Background: Congenital anomalies are a leading cause of infant death and disability and their incidence varies between ethnic groups in the UK. Rates of infant death are highest in children of Pakistani origin, and congenital anomalies are the most common cause of death in children younger than 12 in this ethnic group. We investigated the incidence of congenital anomalies in a large multiethnic birth cohort to identify the causes of the excess of congenital anomalies in this community. Methods: We obtained questionnaire data from the mothers of children with one or more anomalies from the Born in Bradford study, a prospective birth cohort study of 13 776 babies and their families in which recruitment was undertaken between 2007 and 2011. Details of anomalies were prospectively reported to the study and we cross checked these details against medical records. We linked data for anomalies to maternal questionnaire and clinical data gathered as part of the Born in Bradford study. We calculated univariate and multivariate risk ratios (RRs) with 95% CIs for various maternal risk factors. Findings: Of 11 396 babies for whom questionnaire data were available, 386 (3%) had a congenital anomaly. Rates for congenital anomaly were 305·74 per 10 000 livebirths, compared with a national rate of 165·90 per 10 000. The risk was greater for mothers of Pakistani origin than for those of white British origin (univariate RR 1·96, 95% CI 1·56–2·46). Overall, 2013 (18%) babies were the offspring of first-cousin unions. These babies were mainly of Pakistani origin—1922 (37%) of 5127 babies of Pakistani origin had parents in first-cousin unions. Consanguinity was associated with a doubling of risk for congenital anomaly (multivariate RR 2·19, 95% CI 1·67–2·85); we noted no association with increasing deprivation. 31% of all anomalies in children of Pakistani origin could be attributed to consanguinity. We noted a similar increase in risk for mothers of white British origin older than 34 years (multivariate RR 1·83, 95% CI 1·14–3·00). Maternal education to degree level was protective (0·53, 95% CI 0·38–0·75), irrespective of ethnic origin. Interpretation: Consanguinity is a major risk factor for congenital anomaly. The risk remains even after adjustment for deprivation, and accounts for almost a third of anomalies in babies of Pakistani origin. High levels of educational attainment are associated with reduced risk in all ethnic groups. Our findings will be valuable in health promotion and public health, and to those commissioning antenatal, paediatric, and clinical genetic services. Sensitive advice about the risks should be provided to communities at increased risk, and to couples in consanguineous unions, to assist in reproductive decision making. Funding: National Institute for Health Research Collaboration for Leadership in Applied Health Research and Care programme.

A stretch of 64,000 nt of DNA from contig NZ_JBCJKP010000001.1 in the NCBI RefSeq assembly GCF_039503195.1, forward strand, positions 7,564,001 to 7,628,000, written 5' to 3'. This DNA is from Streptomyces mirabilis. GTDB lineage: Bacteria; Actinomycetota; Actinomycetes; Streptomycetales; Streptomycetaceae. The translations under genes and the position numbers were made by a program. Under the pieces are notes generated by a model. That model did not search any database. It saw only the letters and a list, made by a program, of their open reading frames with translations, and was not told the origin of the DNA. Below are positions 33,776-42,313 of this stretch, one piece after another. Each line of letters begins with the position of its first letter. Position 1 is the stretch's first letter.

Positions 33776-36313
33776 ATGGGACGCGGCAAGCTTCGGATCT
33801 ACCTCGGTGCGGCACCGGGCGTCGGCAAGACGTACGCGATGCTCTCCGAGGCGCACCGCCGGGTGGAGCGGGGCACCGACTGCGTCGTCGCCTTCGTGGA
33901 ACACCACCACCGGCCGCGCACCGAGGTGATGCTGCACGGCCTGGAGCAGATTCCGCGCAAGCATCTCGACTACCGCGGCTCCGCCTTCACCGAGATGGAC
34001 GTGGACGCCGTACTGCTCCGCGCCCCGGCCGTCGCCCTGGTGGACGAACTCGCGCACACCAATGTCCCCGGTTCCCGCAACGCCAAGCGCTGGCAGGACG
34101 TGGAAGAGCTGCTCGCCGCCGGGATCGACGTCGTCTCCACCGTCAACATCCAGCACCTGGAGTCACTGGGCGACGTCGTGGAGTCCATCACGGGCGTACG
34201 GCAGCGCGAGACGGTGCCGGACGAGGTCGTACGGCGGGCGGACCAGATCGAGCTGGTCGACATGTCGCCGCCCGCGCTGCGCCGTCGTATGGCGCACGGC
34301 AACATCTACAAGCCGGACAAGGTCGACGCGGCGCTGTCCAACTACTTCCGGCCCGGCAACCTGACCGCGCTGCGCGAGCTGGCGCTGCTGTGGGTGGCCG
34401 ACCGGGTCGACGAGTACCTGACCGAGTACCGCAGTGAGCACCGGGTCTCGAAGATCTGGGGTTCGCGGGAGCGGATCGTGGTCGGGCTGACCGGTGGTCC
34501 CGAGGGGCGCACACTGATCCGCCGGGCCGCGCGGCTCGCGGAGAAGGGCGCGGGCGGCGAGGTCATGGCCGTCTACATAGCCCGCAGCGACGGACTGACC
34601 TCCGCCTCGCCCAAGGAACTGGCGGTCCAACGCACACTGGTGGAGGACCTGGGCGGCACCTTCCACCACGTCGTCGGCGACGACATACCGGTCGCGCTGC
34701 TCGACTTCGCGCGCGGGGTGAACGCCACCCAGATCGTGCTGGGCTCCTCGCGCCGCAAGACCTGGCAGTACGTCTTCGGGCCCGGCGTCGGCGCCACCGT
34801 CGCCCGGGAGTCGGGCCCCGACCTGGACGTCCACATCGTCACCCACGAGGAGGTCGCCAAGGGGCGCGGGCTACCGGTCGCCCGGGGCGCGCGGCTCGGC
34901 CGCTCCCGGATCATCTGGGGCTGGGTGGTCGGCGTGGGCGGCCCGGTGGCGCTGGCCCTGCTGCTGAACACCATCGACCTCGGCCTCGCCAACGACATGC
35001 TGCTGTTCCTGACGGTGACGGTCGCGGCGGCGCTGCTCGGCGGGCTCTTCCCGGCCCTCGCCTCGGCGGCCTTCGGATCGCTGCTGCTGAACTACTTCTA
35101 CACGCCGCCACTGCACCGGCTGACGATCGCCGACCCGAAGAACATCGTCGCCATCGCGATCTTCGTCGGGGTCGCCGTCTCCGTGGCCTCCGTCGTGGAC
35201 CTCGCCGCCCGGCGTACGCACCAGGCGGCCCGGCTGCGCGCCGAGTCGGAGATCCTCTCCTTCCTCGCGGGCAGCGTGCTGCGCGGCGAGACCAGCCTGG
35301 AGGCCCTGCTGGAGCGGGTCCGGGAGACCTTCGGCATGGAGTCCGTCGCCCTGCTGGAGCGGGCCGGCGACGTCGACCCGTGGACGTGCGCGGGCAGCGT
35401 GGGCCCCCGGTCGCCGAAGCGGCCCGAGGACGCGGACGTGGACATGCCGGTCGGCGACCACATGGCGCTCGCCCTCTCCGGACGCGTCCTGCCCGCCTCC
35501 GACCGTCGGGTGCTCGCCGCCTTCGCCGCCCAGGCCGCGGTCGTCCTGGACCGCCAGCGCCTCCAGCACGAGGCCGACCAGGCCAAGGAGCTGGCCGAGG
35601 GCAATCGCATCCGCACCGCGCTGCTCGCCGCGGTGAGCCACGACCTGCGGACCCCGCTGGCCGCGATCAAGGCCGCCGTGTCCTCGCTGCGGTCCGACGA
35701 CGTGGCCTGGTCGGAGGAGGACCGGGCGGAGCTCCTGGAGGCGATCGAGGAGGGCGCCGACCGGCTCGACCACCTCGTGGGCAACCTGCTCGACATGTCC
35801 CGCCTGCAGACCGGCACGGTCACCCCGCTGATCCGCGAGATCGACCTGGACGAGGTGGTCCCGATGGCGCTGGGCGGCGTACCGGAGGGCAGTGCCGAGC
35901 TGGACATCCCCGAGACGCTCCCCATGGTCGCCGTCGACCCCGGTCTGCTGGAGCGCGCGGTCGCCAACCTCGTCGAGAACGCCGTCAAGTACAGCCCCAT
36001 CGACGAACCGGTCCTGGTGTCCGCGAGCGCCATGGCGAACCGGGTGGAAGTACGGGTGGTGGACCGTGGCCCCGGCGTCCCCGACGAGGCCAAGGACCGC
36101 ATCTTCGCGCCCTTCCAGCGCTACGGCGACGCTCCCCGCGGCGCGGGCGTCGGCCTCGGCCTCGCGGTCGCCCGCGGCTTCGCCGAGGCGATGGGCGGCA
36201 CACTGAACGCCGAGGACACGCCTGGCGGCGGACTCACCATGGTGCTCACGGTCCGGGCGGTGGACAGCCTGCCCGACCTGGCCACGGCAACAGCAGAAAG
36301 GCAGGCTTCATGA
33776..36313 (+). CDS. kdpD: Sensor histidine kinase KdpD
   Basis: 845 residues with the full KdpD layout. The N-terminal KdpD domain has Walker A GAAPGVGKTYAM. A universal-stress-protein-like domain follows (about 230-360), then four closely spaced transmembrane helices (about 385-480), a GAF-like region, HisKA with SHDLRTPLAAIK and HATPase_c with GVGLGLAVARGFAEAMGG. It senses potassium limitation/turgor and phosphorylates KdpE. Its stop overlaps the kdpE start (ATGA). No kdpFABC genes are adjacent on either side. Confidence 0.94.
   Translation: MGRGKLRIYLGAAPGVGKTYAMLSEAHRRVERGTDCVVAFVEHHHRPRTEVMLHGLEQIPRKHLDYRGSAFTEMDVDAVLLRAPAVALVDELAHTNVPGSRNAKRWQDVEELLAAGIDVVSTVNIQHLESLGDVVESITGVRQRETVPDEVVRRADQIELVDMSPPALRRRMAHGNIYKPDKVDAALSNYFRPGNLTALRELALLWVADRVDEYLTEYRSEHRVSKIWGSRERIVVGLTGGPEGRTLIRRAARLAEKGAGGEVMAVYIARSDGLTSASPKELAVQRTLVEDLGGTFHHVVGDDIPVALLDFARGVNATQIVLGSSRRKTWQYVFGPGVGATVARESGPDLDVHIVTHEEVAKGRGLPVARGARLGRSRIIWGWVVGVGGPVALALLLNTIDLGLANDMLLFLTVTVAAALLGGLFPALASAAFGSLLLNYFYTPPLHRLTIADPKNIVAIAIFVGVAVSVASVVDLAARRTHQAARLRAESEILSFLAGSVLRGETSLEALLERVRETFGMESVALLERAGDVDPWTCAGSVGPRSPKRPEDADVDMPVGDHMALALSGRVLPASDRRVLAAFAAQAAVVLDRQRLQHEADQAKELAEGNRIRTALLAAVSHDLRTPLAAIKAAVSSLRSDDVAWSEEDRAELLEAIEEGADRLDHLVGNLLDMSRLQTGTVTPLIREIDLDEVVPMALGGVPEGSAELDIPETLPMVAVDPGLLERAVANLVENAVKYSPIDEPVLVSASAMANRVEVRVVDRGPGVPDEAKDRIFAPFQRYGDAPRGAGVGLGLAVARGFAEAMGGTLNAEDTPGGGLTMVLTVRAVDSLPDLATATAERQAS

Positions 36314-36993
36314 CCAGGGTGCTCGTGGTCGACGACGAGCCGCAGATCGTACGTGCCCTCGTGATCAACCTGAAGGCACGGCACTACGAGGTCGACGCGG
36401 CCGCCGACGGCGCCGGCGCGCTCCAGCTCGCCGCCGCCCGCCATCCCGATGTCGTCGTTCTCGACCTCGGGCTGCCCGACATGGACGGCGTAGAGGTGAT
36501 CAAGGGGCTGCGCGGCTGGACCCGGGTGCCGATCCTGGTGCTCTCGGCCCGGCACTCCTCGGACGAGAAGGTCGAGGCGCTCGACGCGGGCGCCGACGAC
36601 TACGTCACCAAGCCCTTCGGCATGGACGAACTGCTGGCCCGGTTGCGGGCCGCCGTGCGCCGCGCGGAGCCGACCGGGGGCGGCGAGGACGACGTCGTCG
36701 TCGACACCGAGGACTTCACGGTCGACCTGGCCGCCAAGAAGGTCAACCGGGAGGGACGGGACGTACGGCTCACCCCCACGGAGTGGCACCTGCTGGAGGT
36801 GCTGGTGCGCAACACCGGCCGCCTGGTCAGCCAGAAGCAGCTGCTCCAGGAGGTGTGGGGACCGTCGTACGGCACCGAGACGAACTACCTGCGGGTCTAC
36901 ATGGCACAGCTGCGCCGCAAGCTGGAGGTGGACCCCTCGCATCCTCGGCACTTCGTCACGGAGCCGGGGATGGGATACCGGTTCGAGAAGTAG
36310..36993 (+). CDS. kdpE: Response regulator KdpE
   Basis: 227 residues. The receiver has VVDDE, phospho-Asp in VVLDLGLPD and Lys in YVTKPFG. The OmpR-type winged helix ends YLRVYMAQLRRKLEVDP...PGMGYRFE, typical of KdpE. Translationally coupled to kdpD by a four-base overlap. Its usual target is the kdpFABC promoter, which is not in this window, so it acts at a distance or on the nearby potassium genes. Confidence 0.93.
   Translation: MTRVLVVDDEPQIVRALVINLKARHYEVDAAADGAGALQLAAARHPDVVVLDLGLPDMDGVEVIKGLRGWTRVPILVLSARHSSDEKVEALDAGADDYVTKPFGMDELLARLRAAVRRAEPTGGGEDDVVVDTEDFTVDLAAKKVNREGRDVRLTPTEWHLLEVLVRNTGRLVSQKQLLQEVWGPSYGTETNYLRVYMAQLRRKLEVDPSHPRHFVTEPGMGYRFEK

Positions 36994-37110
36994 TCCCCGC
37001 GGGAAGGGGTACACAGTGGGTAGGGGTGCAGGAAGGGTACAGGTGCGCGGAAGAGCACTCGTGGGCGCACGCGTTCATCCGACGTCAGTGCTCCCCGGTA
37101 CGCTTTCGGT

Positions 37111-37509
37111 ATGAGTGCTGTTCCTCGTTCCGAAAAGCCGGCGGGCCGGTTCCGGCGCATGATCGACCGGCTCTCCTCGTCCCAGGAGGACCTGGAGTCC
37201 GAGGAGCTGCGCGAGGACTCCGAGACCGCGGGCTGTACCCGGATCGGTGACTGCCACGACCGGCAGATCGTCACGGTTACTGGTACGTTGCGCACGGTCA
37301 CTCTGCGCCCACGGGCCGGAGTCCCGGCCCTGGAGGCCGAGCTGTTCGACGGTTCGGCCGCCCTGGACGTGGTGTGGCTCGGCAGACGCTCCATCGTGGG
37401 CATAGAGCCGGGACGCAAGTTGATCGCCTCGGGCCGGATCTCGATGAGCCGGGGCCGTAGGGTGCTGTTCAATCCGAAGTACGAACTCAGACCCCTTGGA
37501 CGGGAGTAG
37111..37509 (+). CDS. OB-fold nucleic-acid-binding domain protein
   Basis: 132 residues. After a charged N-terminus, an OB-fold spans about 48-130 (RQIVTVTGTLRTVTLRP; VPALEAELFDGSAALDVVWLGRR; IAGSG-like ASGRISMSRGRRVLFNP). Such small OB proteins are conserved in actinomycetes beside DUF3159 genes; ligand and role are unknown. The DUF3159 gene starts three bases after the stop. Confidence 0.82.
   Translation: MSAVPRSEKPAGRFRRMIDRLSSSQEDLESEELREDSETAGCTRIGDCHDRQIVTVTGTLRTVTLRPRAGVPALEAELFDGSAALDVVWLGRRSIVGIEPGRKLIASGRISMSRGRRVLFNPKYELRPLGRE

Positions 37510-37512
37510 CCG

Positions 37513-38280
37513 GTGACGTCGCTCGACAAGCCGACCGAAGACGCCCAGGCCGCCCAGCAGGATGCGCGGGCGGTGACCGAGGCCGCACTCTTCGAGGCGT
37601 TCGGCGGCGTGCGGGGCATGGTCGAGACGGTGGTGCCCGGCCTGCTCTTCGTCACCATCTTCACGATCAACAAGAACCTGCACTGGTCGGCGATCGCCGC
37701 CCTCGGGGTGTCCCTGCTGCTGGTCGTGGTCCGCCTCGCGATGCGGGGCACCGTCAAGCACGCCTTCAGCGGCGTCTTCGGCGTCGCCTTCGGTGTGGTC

• Severe neonatal hypernatraemia: a population based study